June 2015. National. The National Cycle Network, which includes a significant proportion of old railways, suffered badly in the wind- and rain-lashed winter of 2013-14, and not all of the required repairs could be financed in 2014. In response to this, Sustrans launched a maintenance appeal amongst its supporters, which raised over £190,000. In his April newsletter, chief executive Malcolm Shepherd described the response as ‘nothing short of incredible’ and thanked everyone who had been able to support the appeal. (Sustrans Ltd)

Above: The new £350,000 bridge at Peek Hill, south of Princetown on the course of the former GWR branch line to Yelverton, is an elegant piece of design which re-uses the remnants of the earlier abutments. However, despite installation on 2nd April, the bridge was still not open officially when this photograph was taken four months later, and there are no notices to explain why. The scheme was carried out by South West Highways as part of the wider ‘Granite and Gears’ project which seeks to improve access to Dartmoor for cyclists. The lead partner in ‘Granite and Gears’ is Devon County Council, which is working with Dartmoor National Park Authority and Maristowe Estate, the landowner, to encourage more people to travel around the national park by bicycle. Most local authorities now recognise that walkers and cyclists spend more in an area than car-borne visitors, for whom it is easy to bring much – if not all – that they need. 1st August 2015. (Bob Spalding)

June 2015. Yelverton to Princetown, Devon. Further to our report in November 2014, Devon County Council installed the new Peek Hill Bridge over the B3212 (grid reference SX 549696) on 2nd April; from a railwayman’s point of view, it is situated between Burrator Halt and Ingra Tor Halt, although it was not officially open when visited in late May. The new bridge is higher than its predecessor, whose low headroom was the reason for its early removal. The Plymouth Herald web page which includes a video of the new bridge being lifted into place. Another very interesting link is this one, which will take you to a page on the Cornwall Railway Society’s website filled with photographs of the old branch throughout its life. (David Bickell and Brian Loughlin)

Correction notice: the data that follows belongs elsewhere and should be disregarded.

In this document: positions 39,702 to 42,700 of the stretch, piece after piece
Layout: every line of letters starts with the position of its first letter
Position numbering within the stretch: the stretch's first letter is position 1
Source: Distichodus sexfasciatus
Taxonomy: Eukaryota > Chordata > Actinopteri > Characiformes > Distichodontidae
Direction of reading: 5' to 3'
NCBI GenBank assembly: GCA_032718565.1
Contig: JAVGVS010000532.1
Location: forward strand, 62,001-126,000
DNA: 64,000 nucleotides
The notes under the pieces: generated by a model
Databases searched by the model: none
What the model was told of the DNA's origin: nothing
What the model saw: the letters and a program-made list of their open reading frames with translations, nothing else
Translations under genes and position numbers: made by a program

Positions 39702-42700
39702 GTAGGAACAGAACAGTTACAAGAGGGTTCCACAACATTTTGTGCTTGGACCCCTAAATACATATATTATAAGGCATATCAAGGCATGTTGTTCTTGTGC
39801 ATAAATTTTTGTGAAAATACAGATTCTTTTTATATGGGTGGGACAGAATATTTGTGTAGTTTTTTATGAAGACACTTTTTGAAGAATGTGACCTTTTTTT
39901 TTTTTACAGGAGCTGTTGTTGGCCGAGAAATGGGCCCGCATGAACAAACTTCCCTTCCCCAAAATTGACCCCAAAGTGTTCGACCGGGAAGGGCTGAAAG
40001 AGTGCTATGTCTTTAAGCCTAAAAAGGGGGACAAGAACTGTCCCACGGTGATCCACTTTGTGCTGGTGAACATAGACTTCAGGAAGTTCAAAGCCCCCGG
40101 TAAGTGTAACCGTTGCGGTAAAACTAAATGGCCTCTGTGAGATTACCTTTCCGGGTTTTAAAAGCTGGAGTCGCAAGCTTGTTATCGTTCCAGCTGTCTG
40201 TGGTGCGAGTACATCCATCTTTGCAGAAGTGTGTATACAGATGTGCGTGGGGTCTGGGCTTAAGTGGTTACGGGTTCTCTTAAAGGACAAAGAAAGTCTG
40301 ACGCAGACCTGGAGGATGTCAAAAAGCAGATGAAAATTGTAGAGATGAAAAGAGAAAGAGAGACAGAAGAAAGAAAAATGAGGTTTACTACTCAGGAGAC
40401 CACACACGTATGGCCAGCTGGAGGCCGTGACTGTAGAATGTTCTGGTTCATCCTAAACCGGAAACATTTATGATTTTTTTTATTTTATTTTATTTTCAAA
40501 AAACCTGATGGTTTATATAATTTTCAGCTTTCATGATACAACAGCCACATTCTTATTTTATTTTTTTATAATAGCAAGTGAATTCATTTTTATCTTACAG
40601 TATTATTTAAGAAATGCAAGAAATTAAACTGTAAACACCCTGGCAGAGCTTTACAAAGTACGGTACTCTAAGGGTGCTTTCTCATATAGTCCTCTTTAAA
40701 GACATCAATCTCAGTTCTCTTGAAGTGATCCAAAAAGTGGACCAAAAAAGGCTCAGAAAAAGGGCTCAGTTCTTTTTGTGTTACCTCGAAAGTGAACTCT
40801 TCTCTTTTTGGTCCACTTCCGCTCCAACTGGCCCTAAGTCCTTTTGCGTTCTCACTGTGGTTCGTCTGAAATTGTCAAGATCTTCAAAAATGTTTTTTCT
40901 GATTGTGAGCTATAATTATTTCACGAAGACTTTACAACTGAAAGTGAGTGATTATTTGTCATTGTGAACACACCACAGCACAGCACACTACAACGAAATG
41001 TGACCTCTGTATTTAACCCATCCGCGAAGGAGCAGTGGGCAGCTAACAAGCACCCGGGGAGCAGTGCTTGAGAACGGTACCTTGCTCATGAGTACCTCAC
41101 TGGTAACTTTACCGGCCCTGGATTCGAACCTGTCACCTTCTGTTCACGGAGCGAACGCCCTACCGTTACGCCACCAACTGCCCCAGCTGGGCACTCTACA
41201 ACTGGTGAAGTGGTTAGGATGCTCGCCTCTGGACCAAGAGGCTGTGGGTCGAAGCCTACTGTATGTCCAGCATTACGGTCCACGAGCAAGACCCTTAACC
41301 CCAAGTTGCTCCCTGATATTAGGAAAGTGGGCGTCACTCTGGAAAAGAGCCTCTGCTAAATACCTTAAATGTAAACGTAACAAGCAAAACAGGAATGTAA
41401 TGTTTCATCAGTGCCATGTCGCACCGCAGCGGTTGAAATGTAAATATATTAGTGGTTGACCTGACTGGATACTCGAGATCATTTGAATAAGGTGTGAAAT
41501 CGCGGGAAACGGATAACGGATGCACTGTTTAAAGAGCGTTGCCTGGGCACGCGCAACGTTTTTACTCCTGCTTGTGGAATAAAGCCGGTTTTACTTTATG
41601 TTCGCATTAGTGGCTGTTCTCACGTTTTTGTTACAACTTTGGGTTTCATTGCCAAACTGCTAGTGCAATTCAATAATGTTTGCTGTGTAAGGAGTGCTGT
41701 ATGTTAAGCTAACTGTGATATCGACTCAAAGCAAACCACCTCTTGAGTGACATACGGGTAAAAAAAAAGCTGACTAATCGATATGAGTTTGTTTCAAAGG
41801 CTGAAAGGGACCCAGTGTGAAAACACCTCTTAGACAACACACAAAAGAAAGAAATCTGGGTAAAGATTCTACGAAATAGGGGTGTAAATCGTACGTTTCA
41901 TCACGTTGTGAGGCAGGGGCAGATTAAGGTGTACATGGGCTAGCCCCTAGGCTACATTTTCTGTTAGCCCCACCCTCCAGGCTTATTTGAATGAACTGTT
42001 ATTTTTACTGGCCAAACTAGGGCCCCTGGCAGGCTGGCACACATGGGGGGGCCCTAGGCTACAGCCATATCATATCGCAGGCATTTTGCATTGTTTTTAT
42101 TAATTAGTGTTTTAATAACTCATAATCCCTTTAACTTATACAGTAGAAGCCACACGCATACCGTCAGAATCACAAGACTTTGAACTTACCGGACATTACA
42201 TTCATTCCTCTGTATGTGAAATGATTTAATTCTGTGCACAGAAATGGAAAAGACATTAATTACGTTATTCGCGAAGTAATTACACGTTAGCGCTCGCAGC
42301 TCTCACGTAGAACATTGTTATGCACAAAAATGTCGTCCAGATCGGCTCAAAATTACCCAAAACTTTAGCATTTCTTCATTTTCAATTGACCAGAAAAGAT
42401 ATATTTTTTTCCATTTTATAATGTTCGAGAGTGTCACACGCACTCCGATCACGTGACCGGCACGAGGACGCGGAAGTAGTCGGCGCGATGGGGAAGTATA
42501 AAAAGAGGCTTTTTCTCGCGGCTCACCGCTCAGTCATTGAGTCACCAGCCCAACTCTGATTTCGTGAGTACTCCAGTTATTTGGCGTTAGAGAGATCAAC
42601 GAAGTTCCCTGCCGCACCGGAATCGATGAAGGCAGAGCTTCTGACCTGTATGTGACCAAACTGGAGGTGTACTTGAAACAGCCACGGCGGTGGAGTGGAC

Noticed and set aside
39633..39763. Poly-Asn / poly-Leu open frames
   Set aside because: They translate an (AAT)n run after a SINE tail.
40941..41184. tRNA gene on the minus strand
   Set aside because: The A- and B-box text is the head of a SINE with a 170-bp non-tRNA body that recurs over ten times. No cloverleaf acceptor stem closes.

June 2015. Usk to Little Mill Junction (nr. Pontypool), Monmouthshire. Following closure of the freight line from Little Mill Junction to the Royal Ordnance Factory at Glascoed, the Usk Trail Access Group (UTAG) has asked Monmouthshire County Council to support its proposals for a cycle trail along the old rail corridor; specifically, the group wants the local authority to take on legal responsibility for the route. On 29th January, local councillor Val Smith presented UTAG’s request to the Strong Communities Select Committee as a ‘good proposal’. The group’s objectives are to benefit leisure and tourism activities in the area, and to improve local transport infrastructure. Although local authorities are reluctant to take on extra responsibilities at a time of financial constraint, UTAG has pointed out the new trail would come under the terms of the council’s existing insurance for all its other trails, footpaths and bridleways, and should therefore be a marginal cost. According to Wikipedia, ROF Glascoed once included its own 17 mile standard gauge railway system with a dedicated passenger station and freight marshalling yards. ‘It was linked to the Great Western Railway branch line that ran between Pontypool Road and Monmouth. This rail link enabled the three-times daily movement of up to 13,000 workers in and out of the site as well as the receipt of raw materials and components and the despatch of finished munitions.’ (Tim Chant)